- 6. cool the cheesecake completely, to finish the baking process and allow the cheesecake to set. the final product will resemble a cheesecake, but it will be pipeable and pliable enough to easily spread or smear, while still having body and volume. once cool, the cheesecake can be stored in an airtight container in the fridge for up 1 week.
- For the Pie Crumb:
- 1. heat the oven to 350°f.
- 2. combine the flour, sugar, and salt in the bowl of a stand mixer fitted with the paddle attachment and paddle on low speed until well mixed.
- 3. add the butter and water and paddle on low speed until the mixture starts to come together in small clusters.
- 4. spread the clusters on a parchment- or silpat- lined sheet pan. bake for 25 minutes, breaking them up occasionally. the crumbs should be golden brown and still slightly moist to the touch at that point; they will dry and harden as they cool.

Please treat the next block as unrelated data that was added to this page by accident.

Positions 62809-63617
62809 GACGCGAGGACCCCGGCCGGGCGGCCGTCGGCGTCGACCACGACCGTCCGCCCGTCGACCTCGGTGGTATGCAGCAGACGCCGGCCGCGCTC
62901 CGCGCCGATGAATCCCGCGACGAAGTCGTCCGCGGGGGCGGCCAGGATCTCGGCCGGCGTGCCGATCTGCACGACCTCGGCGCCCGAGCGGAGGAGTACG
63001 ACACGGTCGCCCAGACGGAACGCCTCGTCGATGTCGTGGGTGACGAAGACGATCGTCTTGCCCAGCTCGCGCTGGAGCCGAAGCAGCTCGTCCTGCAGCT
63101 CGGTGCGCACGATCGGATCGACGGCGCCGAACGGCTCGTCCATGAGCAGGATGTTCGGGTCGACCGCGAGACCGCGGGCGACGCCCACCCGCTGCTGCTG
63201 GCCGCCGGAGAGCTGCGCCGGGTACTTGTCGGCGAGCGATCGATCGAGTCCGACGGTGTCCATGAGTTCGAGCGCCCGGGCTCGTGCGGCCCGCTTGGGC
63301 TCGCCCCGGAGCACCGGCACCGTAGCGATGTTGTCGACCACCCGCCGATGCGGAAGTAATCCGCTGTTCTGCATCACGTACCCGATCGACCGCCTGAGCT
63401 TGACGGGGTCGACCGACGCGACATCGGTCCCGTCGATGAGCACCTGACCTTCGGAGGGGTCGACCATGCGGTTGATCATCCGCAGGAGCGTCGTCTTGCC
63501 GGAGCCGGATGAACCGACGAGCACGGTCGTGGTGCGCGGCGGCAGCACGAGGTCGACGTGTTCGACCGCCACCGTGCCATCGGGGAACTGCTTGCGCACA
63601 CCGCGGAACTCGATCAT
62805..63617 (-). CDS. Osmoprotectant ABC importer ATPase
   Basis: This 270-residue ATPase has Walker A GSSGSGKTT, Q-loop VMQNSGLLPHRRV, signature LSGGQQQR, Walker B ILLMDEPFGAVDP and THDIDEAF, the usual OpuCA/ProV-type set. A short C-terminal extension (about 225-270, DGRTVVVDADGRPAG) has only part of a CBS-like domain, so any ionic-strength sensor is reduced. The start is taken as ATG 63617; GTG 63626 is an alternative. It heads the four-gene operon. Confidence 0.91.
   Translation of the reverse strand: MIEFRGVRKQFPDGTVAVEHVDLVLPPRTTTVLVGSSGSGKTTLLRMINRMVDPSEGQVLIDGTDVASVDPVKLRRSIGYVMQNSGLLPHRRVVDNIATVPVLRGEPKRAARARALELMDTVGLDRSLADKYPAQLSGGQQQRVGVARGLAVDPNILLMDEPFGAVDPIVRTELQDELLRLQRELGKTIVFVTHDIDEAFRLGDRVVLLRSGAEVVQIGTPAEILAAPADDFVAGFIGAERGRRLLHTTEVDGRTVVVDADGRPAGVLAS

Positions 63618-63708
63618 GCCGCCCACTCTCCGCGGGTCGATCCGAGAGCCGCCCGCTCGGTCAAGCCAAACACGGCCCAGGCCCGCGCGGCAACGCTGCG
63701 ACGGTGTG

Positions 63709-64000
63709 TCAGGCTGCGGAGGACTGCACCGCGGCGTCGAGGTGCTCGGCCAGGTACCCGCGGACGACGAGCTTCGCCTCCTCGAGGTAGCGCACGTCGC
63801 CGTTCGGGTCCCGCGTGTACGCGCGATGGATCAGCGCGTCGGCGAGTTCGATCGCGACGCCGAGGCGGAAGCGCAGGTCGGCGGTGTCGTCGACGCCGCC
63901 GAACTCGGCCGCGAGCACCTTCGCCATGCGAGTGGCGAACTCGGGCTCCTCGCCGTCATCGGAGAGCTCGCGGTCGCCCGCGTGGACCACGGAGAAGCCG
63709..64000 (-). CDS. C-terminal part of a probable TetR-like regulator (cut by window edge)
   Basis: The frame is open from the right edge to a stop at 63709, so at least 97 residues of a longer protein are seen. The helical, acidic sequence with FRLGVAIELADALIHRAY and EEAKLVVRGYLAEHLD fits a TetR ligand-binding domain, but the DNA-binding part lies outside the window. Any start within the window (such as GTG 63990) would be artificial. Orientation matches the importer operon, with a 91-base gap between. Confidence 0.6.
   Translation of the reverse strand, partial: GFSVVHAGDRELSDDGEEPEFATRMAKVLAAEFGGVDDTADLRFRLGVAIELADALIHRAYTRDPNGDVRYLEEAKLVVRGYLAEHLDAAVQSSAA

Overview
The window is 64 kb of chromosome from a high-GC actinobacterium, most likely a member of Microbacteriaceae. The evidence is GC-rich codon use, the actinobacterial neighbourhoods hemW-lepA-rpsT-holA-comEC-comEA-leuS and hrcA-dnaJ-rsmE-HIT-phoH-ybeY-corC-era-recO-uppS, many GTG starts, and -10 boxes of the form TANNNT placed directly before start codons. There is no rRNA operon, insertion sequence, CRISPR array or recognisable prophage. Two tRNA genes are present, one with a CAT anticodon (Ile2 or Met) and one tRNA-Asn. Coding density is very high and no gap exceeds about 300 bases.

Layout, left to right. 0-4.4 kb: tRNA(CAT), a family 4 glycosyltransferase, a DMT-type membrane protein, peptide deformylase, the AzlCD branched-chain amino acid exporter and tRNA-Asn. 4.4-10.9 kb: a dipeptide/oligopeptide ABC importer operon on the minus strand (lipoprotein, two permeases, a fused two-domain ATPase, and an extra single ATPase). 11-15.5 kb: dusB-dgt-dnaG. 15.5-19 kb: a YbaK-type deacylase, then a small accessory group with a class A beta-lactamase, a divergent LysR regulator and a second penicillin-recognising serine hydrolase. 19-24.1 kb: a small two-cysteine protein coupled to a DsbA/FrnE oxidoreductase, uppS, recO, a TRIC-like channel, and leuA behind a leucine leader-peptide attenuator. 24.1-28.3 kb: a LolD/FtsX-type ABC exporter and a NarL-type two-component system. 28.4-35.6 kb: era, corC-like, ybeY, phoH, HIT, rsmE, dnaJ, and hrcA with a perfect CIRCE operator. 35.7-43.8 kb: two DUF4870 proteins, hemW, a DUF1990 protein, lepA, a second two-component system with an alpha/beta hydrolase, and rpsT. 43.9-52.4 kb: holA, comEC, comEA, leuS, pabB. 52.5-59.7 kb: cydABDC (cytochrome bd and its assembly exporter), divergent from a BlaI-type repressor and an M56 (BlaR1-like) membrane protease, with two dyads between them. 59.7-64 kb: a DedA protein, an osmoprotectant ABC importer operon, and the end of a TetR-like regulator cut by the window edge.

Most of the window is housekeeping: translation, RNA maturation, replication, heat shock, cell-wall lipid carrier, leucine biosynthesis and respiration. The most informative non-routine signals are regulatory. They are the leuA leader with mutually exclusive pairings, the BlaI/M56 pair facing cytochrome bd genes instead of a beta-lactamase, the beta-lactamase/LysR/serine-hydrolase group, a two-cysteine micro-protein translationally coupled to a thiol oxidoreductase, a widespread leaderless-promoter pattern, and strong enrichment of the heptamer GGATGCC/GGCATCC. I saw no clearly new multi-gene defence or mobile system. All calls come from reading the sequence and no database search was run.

- 5. let the crumbs cool completely before using in a recipe or eating. stored in an airtight container, the crumbs will keep fresh for 1 week at room temperature or 1 month in the fridge or freezer.
- For the Apple Pie Filling:
- 1. fill a medium bowl halfway with cold tap water. juice the lemon into it. fish out and discard any seeds. you will use this lemon water to keep your apple pieces looking fresh and pert.
- 2. peel the apples, then halve and quarter them. put each apple quarter on its side and cut a small slice down the length of the apple to remove the seeds and core. cut each apple quarter lengthwise into thirds and then crosswise into fourths, leaving you with 12 small pieces from every apple quarter. transfer these pieces to the lemon water as you go.